Some industry observers said they are still puzzled how content providers plan to make money off so-called "over-the-top" Internet video like that on San Bruno-based YouTube, which was streaming more than 100 million videos a day but had not yet turned a profit in its short history when it was acquired by online search leader Google Inc.

    IPTV, on the other hand, involves TV delivery over a closed network infrastructure for a fee and is viewed as a much more lucrative arena.

    "The core customers, the service providers, are having a difficult time figuring out what to do with over-the-top video," said Sam Wilson, a communications equipment analyst with JMP Securities. "They'd love to not have it at all; it's competition. But the government wouldn't like that. So companies like Cisco are benefiting from the carriers having to carry it, and carry it in a responsible manner."

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    Skype founders launch internet TV service

    NewsSkype founders Janus Friis and Niklas Zennstršm have launched internet TV service Joost, which will broadcast TV-quality programs over the internet.

    The online TV software went under the codename 'The Venice Project' throughout its development and uses peer-to-peer streaming technology to deliver its programs over the internet.

    Currently Joost offers a limited line up of sports, documentaries and music programming and, as of yet, no major content deals with major movie studios or TV producers have been announced.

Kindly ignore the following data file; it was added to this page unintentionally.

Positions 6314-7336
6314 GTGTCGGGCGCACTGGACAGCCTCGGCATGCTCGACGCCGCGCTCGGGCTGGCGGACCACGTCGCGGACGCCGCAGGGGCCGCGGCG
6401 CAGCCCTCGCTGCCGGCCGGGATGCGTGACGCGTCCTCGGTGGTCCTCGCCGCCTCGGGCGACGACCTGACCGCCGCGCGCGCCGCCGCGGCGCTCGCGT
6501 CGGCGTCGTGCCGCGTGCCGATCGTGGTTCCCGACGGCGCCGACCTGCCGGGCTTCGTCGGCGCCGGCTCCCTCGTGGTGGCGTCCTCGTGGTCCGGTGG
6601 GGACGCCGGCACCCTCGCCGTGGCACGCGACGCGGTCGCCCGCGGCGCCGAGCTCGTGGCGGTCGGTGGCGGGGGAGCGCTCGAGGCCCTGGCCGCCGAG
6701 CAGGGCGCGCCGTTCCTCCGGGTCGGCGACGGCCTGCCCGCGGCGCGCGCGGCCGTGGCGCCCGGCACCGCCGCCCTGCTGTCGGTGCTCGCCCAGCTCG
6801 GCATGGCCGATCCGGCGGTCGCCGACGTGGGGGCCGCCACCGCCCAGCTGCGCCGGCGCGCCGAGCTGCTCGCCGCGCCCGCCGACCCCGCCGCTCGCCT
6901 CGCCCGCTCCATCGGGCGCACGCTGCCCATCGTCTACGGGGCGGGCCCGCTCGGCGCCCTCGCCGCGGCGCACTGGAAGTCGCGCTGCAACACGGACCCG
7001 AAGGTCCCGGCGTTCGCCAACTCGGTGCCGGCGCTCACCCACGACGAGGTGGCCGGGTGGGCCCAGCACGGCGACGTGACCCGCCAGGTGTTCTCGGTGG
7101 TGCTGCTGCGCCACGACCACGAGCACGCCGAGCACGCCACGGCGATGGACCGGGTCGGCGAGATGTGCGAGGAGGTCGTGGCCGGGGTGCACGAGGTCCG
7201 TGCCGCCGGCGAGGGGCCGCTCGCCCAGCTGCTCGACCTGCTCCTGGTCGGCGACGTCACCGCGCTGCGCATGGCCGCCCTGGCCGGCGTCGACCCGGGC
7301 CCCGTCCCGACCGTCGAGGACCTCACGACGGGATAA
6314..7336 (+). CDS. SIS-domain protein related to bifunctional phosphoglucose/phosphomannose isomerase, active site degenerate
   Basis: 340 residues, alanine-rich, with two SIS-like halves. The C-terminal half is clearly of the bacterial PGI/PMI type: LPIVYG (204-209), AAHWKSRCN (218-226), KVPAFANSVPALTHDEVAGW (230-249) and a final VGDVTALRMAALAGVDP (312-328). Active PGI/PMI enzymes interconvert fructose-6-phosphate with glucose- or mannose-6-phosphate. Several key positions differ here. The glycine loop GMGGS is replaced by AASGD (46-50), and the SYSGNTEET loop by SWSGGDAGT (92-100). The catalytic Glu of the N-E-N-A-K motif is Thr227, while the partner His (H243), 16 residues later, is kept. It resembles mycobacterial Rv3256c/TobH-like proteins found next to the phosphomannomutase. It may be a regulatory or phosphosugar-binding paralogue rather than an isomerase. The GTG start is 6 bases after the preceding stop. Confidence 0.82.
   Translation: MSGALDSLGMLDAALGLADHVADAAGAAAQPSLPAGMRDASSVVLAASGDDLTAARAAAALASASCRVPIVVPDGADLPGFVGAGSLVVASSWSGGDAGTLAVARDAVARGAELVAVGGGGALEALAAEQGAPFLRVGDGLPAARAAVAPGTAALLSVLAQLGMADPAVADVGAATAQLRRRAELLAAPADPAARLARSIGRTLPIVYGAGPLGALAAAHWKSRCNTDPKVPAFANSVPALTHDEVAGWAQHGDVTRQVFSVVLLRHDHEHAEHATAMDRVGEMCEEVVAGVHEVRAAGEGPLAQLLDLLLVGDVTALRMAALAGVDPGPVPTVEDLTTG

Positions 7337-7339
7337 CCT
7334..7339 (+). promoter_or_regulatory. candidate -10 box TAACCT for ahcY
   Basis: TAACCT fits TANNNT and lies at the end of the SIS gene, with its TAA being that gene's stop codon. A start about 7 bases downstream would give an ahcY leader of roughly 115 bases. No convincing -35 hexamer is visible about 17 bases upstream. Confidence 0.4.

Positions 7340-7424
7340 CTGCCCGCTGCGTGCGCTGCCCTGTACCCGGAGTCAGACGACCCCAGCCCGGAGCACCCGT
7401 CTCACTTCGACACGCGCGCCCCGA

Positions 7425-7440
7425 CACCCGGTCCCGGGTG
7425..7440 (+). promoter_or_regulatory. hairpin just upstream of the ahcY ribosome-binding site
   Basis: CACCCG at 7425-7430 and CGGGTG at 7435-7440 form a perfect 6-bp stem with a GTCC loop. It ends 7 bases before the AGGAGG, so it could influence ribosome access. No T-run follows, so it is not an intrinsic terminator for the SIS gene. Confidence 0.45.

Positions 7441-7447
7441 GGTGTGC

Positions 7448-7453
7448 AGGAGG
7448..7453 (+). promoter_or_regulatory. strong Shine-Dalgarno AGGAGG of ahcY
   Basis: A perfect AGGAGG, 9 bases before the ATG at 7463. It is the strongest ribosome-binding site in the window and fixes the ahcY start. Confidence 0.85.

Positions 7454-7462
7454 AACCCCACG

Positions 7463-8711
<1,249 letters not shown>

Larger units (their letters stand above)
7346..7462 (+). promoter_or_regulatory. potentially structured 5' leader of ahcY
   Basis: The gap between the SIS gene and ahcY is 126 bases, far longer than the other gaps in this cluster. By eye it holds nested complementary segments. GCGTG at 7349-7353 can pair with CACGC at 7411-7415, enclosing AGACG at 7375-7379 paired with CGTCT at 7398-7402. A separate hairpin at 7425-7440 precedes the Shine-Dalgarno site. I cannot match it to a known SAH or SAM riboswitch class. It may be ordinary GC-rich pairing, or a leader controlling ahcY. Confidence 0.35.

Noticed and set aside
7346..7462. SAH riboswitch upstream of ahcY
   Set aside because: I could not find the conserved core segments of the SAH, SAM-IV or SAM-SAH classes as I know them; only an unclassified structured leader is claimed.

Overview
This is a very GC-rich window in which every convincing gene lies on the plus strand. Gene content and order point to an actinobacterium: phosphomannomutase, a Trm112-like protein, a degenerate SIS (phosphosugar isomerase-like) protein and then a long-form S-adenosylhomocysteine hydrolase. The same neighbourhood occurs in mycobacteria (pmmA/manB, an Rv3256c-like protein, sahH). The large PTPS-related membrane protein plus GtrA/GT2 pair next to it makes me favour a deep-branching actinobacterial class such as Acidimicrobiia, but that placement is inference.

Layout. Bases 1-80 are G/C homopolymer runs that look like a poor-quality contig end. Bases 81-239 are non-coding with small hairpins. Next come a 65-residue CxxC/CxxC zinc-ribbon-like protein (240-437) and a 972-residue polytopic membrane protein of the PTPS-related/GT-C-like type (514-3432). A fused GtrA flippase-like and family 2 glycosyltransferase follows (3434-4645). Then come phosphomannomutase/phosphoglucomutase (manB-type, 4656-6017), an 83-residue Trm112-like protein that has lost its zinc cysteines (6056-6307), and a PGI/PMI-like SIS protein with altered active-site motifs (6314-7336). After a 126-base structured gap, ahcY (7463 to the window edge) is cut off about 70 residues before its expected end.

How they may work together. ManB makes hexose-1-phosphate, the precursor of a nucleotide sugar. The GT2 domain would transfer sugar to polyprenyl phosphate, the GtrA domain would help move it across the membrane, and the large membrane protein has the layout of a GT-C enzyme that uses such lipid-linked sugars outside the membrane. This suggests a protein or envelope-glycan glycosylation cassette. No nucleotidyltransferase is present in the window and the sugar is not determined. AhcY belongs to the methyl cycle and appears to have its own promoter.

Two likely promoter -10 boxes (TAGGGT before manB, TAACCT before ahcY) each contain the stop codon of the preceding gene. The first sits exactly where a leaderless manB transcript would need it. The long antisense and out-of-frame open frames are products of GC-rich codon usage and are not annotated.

Fox TV Stations Adopt Panasonic P2 HD/P2

    Panasonic Broadcast announced that it has signed a three-year agreement with the Fox Entertainment Group, Inc. to supply P2 HD and P2 solid-state camcorders and recorders to all Fox owned-and-operated television stations.

    Fox Television Stations, Inc. part of the Fox Entertainment Group, is one of the nation's largest owned-and-operated broadcast groups, and comprises 35 stations in 26 markets, covering nearly 45% of U.S. television homes. This includes five duopolies in the top 10 markets, New York, Los Angeles, Chicago, Dallas and Washington D.C., as well as duopolies in Houston, Minneapolis, Phoenix and Orlando.

    Under the terms of the three-year agreement, Panasonic will be the exclusive supplier of certain electronic news gathering (ENG) equipment for Fox’s owned-and-operated television stations. The agreement covers AJ-HPX2000 2/3” P2 HD camcorders, AJ-HPM100 P2 HD mobile recorders, P2 Cards as well as P2 drives and other P2 products.

    John Baisley, President, Panasonic Broadcast, said, “We are very pleased to be chosen by Fox, one of our original development partners for P2, to supply its television stations with P2 HD and P2 equipment. This substantial commitment reinforces Panasonic’s leadership in high definition.”

    “P2 is a proven technology with extensive customer experience, and Panasonic is deeply committed to the continued development of innovative yet practical P2 HD solid state solutions that deliver substantial workflow improvements and overall operating efficiencies,” added Baisley.

    Currently, five Fox stations – WNYW-TV and WWOR-TV, New York City; WTXF-TV, Philadelphia, KRIV-TV, Houston; and KTVI-TV, St. Louis; are using Panasonic’s P2 standard definition equipment in their news production operations.

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    TANDBERG Aquqired by ARRIS